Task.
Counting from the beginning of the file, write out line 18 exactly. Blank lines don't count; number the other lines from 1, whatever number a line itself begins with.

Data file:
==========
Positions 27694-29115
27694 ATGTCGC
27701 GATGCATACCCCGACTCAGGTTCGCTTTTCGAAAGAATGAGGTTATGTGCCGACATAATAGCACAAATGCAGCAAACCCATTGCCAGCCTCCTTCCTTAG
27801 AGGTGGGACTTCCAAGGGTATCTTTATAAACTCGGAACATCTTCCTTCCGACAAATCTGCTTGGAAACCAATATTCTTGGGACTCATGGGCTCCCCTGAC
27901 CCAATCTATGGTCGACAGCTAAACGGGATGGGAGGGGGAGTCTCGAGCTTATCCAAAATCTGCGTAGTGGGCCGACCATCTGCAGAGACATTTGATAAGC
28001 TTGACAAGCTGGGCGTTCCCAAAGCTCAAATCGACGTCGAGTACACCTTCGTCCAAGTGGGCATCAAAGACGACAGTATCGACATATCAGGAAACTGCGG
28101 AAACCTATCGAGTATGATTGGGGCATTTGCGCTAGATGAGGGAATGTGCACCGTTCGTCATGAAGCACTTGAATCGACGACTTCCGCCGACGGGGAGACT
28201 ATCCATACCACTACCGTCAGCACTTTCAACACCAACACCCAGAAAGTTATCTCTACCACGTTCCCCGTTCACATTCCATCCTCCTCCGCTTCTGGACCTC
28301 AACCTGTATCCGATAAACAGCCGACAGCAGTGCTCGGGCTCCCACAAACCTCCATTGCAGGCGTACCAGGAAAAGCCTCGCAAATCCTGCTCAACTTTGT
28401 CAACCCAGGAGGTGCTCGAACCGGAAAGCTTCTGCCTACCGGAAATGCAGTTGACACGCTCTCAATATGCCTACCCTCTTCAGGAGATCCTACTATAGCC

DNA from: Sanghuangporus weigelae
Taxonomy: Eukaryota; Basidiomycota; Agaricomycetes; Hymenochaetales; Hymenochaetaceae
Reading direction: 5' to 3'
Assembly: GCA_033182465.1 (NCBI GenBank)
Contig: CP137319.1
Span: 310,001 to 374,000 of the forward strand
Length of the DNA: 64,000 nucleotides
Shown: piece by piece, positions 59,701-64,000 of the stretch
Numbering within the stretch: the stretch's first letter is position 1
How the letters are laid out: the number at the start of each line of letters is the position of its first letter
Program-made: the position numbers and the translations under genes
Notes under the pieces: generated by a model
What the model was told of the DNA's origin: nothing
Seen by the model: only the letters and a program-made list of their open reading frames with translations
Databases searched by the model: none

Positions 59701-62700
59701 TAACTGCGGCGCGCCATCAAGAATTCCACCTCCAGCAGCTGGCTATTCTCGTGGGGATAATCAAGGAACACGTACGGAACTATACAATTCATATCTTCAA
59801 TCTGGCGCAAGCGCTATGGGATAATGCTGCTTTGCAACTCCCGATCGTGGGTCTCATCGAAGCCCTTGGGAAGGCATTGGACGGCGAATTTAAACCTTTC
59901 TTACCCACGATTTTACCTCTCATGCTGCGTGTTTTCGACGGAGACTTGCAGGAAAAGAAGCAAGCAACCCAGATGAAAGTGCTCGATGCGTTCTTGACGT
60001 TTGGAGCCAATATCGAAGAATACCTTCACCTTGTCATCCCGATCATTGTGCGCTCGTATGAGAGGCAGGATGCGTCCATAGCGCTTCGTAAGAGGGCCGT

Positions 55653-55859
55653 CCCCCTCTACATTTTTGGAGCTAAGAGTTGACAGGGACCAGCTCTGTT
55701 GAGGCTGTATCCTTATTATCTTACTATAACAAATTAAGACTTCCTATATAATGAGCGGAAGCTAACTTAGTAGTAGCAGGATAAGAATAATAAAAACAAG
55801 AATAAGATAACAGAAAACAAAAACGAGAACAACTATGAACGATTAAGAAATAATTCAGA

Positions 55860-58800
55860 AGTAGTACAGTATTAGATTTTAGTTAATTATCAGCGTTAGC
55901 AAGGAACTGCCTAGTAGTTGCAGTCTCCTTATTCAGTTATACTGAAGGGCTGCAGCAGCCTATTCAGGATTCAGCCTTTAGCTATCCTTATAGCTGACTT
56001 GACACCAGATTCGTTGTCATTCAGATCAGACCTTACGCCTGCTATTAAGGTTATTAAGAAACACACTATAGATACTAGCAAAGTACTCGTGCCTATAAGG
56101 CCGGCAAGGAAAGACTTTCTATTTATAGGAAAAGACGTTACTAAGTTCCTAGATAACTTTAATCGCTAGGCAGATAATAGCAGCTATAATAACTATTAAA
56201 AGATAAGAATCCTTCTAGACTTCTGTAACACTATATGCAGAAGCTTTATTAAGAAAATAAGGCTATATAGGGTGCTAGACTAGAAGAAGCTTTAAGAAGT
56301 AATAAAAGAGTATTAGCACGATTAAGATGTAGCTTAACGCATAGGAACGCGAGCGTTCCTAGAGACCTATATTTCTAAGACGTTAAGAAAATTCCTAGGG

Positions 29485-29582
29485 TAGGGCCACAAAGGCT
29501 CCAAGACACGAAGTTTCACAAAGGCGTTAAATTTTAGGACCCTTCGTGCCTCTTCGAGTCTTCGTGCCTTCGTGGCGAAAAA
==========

Shown: piece by piece, positions 59,701-64,000 of the stretch